May our working and our resting all give praise to you until the day we share together in eternal rest with all our departed in your Kingdom as you live and reign Father, Son, and Holy Spirit, one God, forever and ever. Amen.

–Archdiocese of Detroit

Posted in * Christian Life / Church Life, * Economics, Politics, Economy, Labor/Labor Unions/Labor Market, Spirituality/Prayer

A Prayer for Labor Day (I)

O LORD Jesus Christ, who in thy earthly life didst share man’s toil, and thereby hallow the labour of his hands: Prosper all those who maintain the industries of this land; and give them pride in their work, a just reward for their labour, and joy both in supplying the needs of others and in serving thee their Saviour; who with the Father and the Holy Spirit livest and reignest, ever one God, world without end. Amen.

Posted in * Christian Life / Church Life, * Economics, Politics, Economy, Labor/Labor Unions/Labor Market, Spirituality/Prayer

From the Morning Bible Readings

Make me to know thy ways, O LORD; teach me thy paths. Lead me in thy truth, and teach me, for thou art the God of my salvation; for thee I wait all the day long. Be mindful of thy mercy, O LORD, and of thy steadfast love, for they have been from of old. Remember not the sins of my youth, or my transgressions; according to thy steadfast love remember me, for thy goodness’ sake, O LORD! Good and upright is the LORD; therefore he instructs sinners in the way. He leads the humble in what is right, and teaches the humble his way. All the paths of the LORD are steadfast love and faithfulness, for those who keep his covenant and his testimonies.

–Psalm 25:4-10

Posted in Theology, Theology: Scripture

(Reuters) Catholic Church is in desperate need of renewal: Cardinal Martini in his final interview

The former archbishop of Milan and papal candidate Cardinal Carlo Maria Martini said the Catholic Church was “200 years out of date” in his final interview before his death, published on Saturday.

Martini, once favoured by Vatican progressives to succeed Pope John Paul II and a prominent voice in the church until his death at the age of 85 on Friday, gave a scathing portrayal of a pompous and bureaucratic church failing to move with the times.

“Our culture has aged, our churches are big and empty and the church bureaucracy rises up, our rituals and our cassocks are pompous,” Martini said in the interview published in Italian daily Corriere della Sera.

Read it all.

Posted in * Culture-Watch, * International News & Commentary, * Religion News & Commentary, Europe, Other Churches, Religion & Culture, Roman Catholic

(Guardian) Colm Tóibín reviews Mortality by the late Christopher Hitchens

This last sad and oddly inspiring book comes with an introduction by his editor at Vanity Fair, Graydon Carter and an afterword by his wife Carol Blue. Christopher Hitchens’s own pieces are shaped like a fugue; the theme is death, his own death, and the voice in each piece changes slightly as death comes closer. He begins simply with the theme: “I have more than once in my time woken up feeling like death. But nothing prepared me for the early morning in June when I came to consciousness feeling as if I were actually shackled to my own corpse. The whole cave of my chest and thorax seemed to have been hollowed out and then refilled with slow-drying cement. I could faintly hear myself breathe but could not manage to inflate my lungs.”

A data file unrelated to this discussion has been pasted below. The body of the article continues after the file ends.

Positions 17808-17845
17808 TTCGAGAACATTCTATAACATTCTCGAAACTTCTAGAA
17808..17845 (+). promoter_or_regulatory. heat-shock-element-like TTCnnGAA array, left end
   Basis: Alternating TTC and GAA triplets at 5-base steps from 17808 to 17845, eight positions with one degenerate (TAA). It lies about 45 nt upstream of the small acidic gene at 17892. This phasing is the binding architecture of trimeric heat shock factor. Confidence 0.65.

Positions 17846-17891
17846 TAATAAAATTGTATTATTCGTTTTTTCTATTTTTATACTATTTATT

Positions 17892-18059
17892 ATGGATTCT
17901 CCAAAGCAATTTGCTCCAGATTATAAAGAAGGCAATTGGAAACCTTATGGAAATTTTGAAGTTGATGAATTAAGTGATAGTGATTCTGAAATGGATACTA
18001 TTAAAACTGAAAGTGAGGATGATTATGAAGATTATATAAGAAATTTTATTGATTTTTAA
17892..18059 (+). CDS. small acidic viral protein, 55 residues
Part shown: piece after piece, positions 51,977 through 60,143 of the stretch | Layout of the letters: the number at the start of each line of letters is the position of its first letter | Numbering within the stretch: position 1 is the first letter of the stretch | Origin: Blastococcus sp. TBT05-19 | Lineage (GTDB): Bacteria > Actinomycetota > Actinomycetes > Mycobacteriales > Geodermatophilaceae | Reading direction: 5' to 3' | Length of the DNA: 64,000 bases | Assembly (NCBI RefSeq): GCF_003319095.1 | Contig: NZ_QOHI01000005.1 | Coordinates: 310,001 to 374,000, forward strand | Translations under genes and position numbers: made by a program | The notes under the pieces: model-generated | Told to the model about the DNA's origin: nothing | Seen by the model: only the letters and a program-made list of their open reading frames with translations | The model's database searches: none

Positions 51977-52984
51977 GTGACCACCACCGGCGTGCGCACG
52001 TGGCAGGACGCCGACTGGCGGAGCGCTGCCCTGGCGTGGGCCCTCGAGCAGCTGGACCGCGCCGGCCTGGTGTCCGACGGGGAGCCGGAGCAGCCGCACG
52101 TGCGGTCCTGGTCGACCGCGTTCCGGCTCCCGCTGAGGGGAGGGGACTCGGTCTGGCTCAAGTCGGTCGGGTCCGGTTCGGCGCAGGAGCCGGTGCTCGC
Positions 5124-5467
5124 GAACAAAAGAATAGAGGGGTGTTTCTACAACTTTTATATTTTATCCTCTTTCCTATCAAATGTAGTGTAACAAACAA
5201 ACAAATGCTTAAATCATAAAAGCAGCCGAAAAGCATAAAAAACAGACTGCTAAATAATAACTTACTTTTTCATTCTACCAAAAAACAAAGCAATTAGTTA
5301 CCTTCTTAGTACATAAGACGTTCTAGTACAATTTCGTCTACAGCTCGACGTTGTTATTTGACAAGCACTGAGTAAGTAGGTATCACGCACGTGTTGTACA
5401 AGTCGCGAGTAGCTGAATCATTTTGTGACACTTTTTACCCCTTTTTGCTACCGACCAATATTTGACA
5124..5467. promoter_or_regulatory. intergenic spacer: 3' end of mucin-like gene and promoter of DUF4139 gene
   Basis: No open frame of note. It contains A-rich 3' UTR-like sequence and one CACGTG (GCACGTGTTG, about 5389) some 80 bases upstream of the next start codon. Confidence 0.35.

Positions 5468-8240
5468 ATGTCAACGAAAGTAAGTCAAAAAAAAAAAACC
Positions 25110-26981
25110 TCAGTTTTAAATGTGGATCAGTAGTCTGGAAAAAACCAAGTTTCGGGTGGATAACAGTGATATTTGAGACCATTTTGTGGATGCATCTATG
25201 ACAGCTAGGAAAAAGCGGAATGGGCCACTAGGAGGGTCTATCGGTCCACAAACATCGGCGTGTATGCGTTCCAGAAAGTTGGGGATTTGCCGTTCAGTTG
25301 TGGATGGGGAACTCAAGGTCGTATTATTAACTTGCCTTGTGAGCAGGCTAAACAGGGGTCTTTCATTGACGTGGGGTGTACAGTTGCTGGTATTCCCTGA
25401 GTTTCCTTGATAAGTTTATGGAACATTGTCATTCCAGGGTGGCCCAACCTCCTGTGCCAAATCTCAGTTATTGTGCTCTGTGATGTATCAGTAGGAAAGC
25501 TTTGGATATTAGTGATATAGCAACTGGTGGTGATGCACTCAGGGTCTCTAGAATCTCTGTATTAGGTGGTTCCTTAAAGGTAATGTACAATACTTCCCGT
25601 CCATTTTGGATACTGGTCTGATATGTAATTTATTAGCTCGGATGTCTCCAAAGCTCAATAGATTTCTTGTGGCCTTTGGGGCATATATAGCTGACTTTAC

Soon, it emerges that he has cancer of the oesophagus, the disease from which his father had died at the age of 79. Hitchens is only 61. It is clear that he will give anything to live. “I had real plans for the next decade ”¦ Will I really not live to see my children married? To watch the World Trade Center rise again? To read ”“ if indeed not to write ”“ the obituaries of elderly villains like Henry Kissinger and Joseph Ratzinger?”

And so the struggle begins; he writes with a calm and searching honesty about the idea that “I don’t have a body, I am a body.”

Read it all.

Posted in * Christian Life / Church Life, * Culture-Watch, Books, Death / Burial / Funerals, Health & Medicine, History, Parish Ministry, Poetry & Literature

(NY Times Op-Ed) David Brooks offers Reflections on the Republican National Convention

If you believe, as I do, that American institutions are hitting a creaky middle age, then you have a lot of time for [the Republican’s] argument. If you believe that there has been a hardening of the national arteries caused by a labyrinthine tax code, an unsustainable Medicare program and a suicidal addiction to deficits, then you appreciate this streamlining agenda, even if you don’t buy into the whole Ayn Rand-influenced gospel of wealth….

On the one hand, you see the Republicans taking the initiative, offering rejuvenating reform. On the other hand, you see an exhausted Democratic Party, which says: We don’t have an agenda, but we really don’t like theirs. Given these options, the choice is pretty clear.

But there is a flaw in the vision the Republicans offered in Tampa. It is contained in its rampant hyperindividualism. Speaker after speaker celebrated the solitary and heroic individual. There was almost no talk of community and compassionate conservatism. There was certainly no conservatism as Edmund Burke understood it, in which individuals are embedded in webs of customs, traditions, habits and governing institutions.

Read it all.

Posted in * Economics, Politics, Ethics / Moral Theology, Politics in General, Theology